In Favor of Shared Development Fees


While some of the comments in this issue of Agency Sales focus on reps gaining back-end protection when it comes to conducting pioneering work for principals, the importance of the shared territory development fee is still uppermost in the minds of many reps. For instance consider the views of the two MANA members that follow.

According to Roger Ralston, Tri-State Components, Inc., Newnan, Georgia, “We have some principals that work with us and pay a territory development fee. And with those companies, once the need for such a fee has been communicated and accepted, the result has been very positive.… Read the rest

Fueling the Engine of Sales Success


Whether you are “Salesperson of the Year” or a rookie just starting out, you’ve probably experienced those low points: the sinking feeling when you lose a hard-fought competitive battle, the discouragement of hearing a string of customer “No’s,” or the struggle not to take a turn-down personally.

When these low moments hit, some salespeople, despite considerable talent and potential, find it difficult to pick themselves up and jump back in the game. They seem to lack the elusive quality of motivation — the ability to soar above these temporary obstacles and keep moving forward. Instead they lose momentum, avoid making … Read the rest

Executive Access


Salespeople say, “Executives won’t pay attention. They’re indifferent and won’t take the time to see us.” Executives say, “Salespeople all sound the same. They’re well-versed about their products, but they don’t take the time to understand my business. I’ll see anyone that can show me a solid business case, but they shouldn’t whine if I won’t waste my time to ‘learn’ about their solutions.”

The result of this disconnect is that too many executives never connect valuable solutions that can make a measurable impact on their companies’ profitable growth and carry out their best positioned strategy, and the sellers end … Read the rest

Identity Theft


No individual or company is immune to the threat of identity theft. The importance of those words was driven home when two Agency Sales readers recently reported “near misses” for having their identities stolen.

In the first case a vigilant company accountant noticed some unusual online banking activities. The agency owner and the bank were notified and a potential financial disaster was averted.

Second, an equally wary bank employee noticed what she thought were “suspicious” checks being written on an agency account.

Arguably, instances such as these are merely the tip of the iceberg, but they give credence to the … Read the rest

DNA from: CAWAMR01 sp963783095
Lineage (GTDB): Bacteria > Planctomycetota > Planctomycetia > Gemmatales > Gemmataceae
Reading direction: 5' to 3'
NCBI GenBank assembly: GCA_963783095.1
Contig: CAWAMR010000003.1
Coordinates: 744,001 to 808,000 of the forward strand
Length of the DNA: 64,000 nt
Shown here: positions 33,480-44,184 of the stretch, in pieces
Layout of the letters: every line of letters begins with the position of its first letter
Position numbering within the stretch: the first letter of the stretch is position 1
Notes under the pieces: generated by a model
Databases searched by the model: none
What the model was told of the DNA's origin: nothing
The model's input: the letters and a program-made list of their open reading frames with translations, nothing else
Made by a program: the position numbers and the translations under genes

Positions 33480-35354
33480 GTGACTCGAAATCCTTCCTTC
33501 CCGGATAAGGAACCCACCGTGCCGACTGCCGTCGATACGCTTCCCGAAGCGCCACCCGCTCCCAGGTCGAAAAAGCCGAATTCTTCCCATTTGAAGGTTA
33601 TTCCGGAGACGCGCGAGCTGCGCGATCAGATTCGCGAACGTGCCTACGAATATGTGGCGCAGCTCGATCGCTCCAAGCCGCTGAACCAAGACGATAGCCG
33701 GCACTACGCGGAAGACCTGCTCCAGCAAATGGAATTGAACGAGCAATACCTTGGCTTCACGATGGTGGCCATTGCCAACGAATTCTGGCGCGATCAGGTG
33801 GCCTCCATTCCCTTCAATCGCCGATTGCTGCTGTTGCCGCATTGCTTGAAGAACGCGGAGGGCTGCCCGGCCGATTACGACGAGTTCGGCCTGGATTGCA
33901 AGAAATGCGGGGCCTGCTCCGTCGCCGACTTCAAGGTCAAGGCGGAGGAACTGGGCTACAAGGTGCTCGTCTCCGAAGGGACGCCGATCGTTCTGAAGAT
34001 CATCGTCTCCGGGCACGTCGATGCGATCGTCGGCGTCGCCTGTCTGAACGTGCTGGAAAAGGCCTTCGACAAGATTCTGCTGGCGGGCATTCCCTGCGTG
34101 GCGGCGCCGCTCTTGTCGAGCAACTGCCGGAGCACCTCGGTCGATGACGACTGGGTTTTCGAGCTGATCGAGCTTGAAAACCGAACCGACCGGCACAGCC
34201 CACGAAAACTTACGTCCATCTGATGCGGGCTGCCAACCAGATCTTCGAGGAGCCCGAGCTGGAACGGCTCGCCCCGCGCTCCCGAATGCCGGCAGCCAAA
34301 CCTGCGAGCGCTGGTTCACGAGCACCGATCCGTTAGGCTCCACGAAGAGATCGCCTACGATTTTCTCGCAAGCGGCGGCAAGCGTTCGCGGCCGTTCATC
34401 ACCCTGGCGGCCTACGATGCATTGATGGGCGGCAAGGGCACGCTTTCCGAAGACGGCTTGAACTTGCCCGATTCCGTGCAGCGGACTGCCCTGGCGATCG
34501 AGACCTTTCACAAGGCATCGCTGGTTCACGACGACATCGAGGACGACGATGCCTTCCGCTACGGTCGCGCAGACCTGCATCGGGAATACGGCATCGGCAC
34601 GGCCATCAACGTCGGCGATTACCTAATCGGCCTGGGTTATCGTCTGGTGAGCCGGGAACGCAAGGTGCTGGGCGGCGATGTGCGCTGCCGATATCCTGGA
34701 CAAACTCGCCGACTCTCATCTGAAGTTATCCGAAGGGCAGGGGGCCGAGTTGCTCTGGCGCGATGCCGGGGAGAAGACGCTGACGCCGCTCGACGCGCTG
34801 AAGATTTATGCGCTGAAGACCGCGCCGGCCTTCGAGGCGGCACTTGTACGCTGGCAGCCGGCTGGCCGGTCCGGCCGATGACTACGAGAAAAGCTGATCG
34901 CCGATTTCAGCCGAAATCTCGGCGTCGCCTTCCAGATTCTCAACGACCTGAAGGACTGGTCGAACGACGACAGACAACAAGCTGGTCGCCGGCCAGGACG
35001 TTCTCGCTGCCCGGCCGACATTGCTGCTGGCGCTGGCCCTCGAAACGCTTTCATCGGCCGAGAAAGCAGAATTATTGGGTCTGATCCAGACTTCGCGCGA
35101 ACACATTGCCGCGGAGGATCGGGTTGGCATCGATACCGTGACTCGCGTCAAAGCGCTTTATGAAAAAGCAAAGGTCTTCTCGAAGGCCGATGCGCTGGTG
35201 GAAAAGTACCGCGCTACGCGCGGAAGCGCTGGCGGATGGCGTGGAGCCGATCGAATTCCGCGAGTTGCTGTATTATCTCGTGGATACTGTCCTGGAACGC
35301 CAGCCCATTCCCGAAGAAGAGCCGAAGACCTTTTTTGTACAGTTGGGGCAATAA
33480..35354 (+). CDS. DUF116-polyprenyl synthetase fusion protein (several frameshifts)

Relationship Evaluation is a Two-Way Street


Whether manufacturers know it or not, their reps are constantly evaluating the profitability of their lines. This can be done formally via a structured line profitability analysis (such as that taught in the MRERF CPMR curriculum) or informally, with the rep actually measuring how much time he spends on a line and then asking himself if it’s really worth the effort. Depending upon the analysis of accumulated data, what inevitably can result is a parting of the ways.

Two reps recently reported to us the results of their decisions concerning some of their lines. According to the first rep, “Ours … Read the rest

Mind‑Stretching Technology


Boost productivity and gain a competitive advantage.

Enhancing productivity is what much of the technology revolution is about. When you can find the right tools to boost your productivity in business, you gain a competitive advantage. When you can find tools that also stretch your mind, you have a viable advantage that leapfrogs over the competition.

Lenovo Laptops — X61 And T61

Lenovo has some laptops which continue to dazzle and provide a solid competitive advantage. You’ll find the new X61 to be very lightweight (less than 4 lbs.) and powerful. It comes with 3 USB ports, one IEEE1394, (Firewire) … Read the rest

More Tax and Financial News

By and

“Your most unhappy customers are your greatest source of learning.” — Bill Gates

Small Business and Work Opportunity Tax Act of 2007

This is another one of the almost countless tax acts that add layer upon layer to the already incredibly complex Internal Revenue Code, without any attempt at overall simplification. One of the major provisions is the final change (apparently) in the so-called “Kiddie Tax,” that we somewhat explained in the November 2007 issue of “Financial Fax.” Here are some more changes:

  • The favorable Section 179 write-off is generally increased to a $125,000 immediate federal tax deduction, for normally
Read the rest

Disaster Planning for Your Finances


As survivors of the terrible hurricanes and tornadoes of past years can attest, disasters can have immediate and longer-term effects on personal finances, especially when people are forced to escape with little but the clothes on their backs. That’s why it’s important that any disaster preparations also include a plan for your finances.

The objective of these contingency preparations is two-fold: to provide the money and identification needed to get through the first few days of an emergency and to ensure that you have copies of the records and documentation that would help you return to a normal, financially secure … Read the rest

Tips & Tactics

The Work Never Stops — Even on Vacation

“It seems like I can never get away from work. My wife and I were recently on a vacation trip to Reno, Nevada. During the course of the plane ride, the person sitting next to me noticed I was reading Agency Sales. One thing led to another and he asked what I did for a living and what lines I represented. When I told him, he let me know that he was a manufacturer and he wondered if I thought his product might have any applications in the markets I served.… Read the rest